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12 Sweden Banned Advertising to Children

Strangest Foreign Rules Banning Things That Are Normal Everywhere Else
Raising Children Network
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Advertising directly to children is completely normal in the United States. In fact, children’s channels like Nickelodeon or Disney Channel run all sorts of ads for kid-related items, ensuring each child will be begging their parents for something new by the end of the night. But in Sweden, advertising to children is banned.

In the ’90s, Sweden instituted a ban on advertising to children under the age of 12. To put this ban into place, TV stations aren’t allowed to run an ad directly before or after a children’s show. The move is meant to protect children from advertisers.

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13 Canadian Radio Stations Must Play Canadian Artists

Strangest Foreign Rules Banning Things That Are Normal Everywhere Else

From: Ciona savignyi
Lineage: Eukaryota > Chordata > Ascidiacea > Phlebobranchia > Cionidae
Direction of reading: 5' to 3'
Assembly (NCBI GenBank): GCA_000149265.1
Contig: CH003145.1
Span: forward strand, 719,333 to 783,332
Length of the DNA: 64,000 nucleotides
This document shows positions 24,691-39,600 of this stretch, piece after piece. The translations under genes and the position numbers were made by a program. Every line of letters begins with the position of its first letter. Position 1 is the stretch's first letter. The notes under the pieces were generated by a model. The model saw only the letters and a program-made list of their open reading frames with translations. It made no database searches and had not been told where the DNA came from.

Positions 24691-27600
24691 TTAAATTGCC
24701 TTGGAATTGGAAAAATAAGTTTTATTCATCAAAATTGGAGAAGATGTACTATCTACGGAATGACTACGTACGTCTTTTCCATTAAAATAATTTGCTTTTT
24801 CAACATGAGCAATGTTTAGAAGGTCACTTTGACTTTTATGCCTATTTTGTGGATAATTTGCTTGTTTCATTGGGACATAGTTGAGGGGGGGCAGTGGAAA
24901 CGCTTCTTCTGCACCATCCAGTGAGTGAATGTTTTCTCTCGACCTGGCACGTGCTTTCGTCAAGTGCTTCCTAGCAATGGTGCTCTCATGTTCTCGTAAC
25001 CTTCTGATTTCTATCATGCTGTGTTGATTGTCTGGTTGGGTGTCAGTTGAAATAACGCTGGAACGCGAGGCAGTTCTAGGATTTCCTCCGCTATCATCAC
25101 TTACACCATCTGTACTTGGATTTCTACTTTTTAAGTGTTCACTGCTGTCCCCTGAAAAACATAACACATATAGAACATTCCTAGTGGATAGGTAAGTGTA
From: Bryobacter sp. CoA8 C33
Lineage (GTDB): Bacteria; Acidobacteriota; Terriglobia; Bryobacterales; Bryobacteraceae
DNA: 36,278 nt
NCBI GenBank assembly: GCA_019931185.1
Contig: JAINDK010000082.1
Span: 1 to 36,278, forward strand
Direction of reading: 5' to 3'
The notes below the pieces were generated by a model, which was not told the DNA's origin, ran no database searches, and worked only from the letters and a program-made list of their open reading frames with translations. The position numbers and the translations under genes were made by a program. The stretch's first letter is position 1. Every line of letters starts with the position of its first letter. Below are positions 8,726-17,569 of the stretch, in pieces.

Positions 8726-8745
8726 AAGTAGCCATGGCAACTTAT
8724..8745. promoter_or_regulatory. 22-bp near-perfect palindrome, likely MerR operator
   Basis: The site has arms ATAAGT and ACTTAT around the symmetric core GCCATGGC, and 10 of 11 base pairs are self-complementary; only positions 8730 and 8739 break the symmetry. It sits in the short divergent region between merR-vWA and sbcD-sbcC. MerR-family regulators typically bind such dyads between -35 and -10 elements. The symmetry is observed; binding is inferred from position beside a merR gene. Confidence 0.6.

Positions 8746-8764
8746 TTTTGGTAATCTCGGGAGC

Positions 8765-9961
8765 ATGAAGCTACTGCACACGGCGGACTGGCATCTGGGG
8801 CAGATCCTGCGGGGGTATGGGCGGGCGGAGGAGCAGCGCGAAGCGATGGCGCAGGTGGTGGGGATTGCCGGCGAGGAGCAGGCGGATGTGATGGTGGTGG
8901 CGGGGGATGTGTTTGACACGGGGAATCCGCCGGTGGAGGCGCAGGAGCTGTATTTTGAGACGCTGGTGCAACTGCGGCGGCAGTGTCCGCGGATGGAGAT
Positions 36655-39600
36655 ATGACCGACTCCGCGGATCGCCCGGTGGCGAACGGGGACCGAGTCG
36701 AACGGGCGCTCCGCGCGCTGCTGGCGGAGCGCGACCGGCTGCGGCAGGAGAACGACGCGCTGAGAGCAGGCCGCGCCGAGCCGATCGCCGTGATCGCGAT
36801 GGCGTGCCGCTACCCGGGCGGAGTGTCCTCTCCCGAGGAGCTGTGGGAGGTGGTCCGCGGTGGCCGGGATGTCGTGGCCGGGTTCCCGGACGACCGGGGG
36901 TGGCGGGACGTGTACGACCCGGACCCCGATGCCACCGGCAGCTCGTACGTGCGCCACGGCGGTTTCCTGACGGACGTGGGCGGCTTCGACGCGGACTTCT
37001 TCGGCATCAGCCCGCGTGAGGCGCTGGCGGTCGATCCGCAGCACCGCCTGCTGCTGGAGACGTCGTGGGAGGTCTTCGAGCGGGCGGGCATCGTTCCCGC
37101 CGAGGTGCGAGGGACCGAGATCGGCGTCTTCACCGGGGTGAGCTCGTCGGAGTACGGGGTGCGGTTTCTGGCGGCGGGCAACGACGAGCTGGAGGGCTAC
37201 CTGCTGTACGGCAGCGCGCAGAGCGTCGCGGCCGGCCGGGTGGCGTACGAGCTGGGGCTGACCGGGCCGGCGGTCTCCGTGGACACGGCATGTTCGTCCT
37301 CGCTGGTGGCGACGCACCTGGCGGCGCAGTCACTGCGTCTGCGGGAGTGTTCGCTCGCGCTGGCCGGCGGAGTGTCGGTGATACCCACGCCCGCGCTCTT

Wikimedia Commons
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Canada wants to be sure they support the celebrity talent coming out of their country. Rather than playing the top hits from the United States, Canada has a rule that radio stations must place Canadian artists at least 35% of the time. The rule particularly applies to business hours, so you’ll hear lots of Canadian voices from 6am to 6pm, Monday to Friday.

Thankfully, Canada has some serious talent, so playing music from Canadian artists isn’t a challenge. Justin Bieber, Michael Bublé, Celine Dion, and Alanis Morissette all hail from the Great White North. Unfortunately, you might also hear quite a bit of Nickelback on Canadian radio.

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14 Being Overweight In Japan Could Incur a Fine